Should we consider this likely? If the person in question is anything like me, then this change in weight represents a total change in body mass of less than 3%. Do they really think that this can make a difference in a person's blood chemistry? If so, why don't they talk about large changes in weight having an even larger effect?
Isn't it far more likely that the data in question is being interpreted using a simple ad hoc fallacy? That is, a person is diagnosed with diabetes. He alters his diet and activity level, in an effort to bring the disease under control. He succeeds. Not surprisingly, there is a slight (and most likely temporary) change in his weight.
Consider the following evidence: Many diabetics have a huge weight loss before they are diagnosed. Unexplained weight loss is considered one of the warning signs of diabetes (your body can no longer obtain energy from the food you are eating, so it begins to digest itself). If losing weight is going to help control a person's diabetes, why isn't this weight loss self-limiting? As the person's weight drops, their insulin resistance should decrease, resulting in their condition stabilizing. This doesn't happen.
After the person is treated for diabetes, quite often they regain most or all of the weight that was lost. But, this coincides with their diabetes being under control, as their body begins to properly metabolize food again. Again, this hardly supports the theory that being fat increases insulin resistance.
Although we shouldn't draw general conclusions from a specific case, I personally lost over 70 pounds in six months when I first developed the disease. My eating and exercise habits were exactly the same as they had been for ten years. And, although my weight had been stable for ten years, the onset of diabetic symptoms (in hindsight) corresponded with this abrupt and disturbing weight loss.
As soon as I began treating the diabetes, the weight started to return. Even though I kept careful track of my food intake and exercise activities, and I tested my blood twice a day, I noticed no change in insulin resistance as a result of the weight gain. That is, the same types of food eaten at the same times in the same portions generally resulted in nearly the same bG readings, whether I was fatter or thinner (though I could never, even 70 pounds below my natural weight, be considered thin).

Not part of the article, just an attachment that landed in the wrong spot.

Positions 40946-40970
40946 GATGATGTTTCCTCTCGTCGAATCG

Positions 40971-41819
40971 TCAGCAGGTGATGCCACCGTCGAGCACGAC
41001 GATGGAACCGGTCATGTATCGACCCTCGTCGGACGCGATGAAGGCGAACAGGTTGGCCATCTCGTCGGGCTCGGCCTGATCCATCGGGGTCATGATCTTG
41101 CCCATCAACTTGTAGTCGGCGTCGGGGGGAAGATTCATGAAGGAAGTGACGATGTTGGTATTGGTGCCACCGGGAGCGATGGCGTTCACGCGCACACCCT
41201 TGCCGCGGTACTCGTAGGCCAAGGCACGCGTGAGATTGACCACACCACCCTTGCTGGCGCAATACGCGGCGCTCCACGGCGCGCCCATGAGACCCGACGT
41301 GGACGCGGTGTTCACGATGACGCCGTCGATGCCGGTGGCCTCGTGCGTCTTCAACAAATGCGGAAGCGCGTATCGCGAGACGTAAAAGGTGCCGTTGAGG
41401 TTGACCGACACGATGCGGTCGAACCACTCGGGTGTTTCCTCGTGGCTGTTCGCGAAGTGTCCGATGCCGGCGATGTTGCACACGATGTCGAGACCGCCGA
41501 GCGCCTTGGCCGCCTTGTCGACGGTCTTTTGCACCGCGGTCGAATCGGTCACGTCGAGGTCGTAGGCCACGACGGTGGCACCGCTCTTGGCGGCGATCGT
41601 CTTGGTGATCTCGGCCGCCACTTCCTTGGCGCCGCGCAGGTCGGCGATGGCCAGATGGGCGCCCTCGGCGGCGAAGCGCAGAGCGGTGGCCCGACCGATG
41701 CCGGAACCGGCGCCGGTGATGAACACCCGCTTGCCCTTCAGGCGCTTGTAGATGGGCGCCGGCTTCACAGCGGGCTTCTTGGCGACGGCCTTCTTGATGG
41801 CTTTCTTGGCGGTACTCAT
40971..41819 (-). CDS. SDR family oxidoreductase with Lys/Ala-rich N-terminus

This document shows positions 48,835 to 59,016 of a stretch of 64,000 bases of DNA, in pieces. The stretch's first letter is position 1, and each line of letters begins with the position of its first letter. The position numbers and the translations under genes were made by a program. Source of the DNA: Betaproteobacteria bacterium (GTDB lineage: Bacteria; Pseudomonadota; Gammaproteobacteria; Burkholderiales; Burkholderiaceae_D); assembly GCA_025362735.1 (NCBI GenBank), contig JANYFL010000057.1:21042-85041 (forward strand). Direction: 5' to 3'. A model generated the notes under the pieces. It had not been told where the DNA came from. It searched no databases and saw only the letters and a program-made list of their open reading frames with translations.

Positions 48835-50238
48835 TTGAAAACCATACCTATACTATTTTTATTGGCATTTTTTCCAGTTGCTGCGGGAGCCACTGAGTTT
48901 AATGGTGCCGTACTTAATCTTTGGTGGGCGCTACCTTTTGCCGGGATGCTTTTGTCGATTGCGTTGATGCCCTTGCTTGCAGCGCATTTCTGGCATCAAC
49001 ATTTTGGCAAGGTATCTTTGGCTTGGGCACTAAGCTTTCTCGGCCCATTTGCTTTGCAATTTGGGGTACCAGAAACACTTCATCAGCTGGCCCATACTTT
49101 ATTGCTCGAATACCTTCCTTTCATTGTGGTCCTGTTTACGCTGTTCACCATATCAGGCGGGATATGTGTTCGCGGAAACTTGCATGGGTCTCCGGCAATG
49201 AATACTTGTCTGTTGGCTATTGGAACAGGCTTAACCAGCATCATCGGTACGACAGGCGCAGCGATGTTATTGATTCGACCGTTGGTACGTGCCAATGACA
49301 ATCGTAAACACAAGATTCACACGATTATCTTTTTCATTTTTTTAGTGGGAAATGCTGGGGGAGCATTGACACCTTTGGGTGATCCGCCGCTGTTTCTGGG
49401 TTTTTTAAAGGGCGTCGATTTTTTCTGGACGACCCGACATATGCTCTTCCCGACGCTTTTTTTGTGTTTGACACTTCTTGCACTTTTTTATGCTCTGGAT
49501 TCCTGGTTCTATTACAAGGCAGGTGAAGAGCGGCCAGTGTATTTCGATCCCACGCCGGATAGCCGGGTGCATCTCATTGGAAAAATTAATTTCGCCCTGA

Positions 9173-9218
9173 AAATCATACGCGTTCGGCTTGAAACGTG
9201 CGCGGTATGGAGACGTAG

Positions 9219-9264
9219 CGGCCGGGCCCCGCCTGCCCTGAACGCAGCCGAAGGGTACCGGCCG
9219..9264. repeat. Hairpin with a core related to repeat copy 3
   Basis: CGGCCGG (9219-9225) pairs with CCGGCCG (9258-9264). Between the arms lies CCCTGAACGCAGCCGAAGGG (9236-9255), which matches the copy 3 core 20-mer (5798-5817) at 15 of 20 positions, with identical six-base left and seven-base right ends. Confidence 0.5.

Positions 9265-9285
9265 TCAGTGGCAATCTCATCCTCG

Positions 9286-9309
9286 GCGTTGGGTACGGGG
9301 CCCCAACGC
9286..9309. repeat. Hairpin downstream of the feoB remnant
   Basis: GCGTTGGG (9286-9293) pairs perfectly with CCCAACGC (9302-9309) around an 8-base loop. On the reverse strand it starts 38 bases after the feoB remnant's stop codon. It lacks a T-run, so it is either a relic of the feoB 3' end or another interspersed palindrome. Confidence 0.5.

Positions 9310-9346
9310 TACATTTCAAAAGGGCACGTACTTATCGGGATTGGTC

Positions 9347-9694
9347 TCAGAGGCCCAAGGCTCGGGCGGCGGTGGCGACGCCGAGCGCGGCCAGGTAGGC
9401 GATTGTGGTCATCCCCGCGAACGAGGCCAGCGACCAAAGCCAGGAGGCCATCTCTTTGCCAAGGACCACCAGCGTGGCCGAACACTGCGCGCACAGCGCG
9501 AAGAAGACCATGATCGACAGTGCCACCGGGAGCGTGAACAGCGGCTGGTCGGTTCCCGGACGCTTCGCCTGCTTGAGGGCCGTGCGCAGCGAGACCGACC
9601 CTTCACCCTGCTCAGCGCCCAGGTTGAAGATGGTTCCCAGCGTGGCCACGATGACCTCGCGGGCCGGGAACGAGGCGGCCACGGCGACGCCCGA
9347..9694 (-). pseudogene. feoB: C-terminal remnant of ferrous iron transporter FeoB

Conclusion? In my case, my weight has little or nothing to do with my insulin resistance. Since my decision whether or not to attempt weight loss effects only me, I must observe that weight loss is neither warranted nor prudent in my case.
But, let's capitulate. Let's say that in some rare cases, a person's weight does effect their insulin resistance. If that person is diabetic, should they attempt to lose weight?
Controlling your diabetes is a balancing act. You must balance your insulin or oral medication dosage with the foods you eat and the activities in which you engage. Too much sugar in your blood is bad. So is too little sugar in your blood. It's tricky, but in time you learn how to deal with your unique body and it's response to the foods you eat.
What if you lose weight? If your body's insulin resistance changes, you have to adjust your strategy for dealing with your diabetes. Then, you regain the weight. You have to adjust your strategy again. Then, if you haven't learned your lesson, you lose the weight again. Isn't it pretty obvious where this is going?
How will you ever get the hang of the game if the rules are always changing?
You have taken the task of trying to ride a unicycle on a tight rope, and asked someone to wiggle the end for you.
So, if losing weight for a diabetic is, at best, a mixed blessing, why are doctors so quick to recomend weight loss to their diabetic patients?
I can't speak for any other fat diabetic, nor can I make hius decisions for him. But, for myself, attempting to lose weight complicates the task of adjusting my diet to deal with my diabetes, offers no credible benefit, and may result in a fluctuatin insulin resistance. I have enough genuine health concerns to deal with, without having to worry about whether I fit someone else's arbitrary definition of a healthy body size.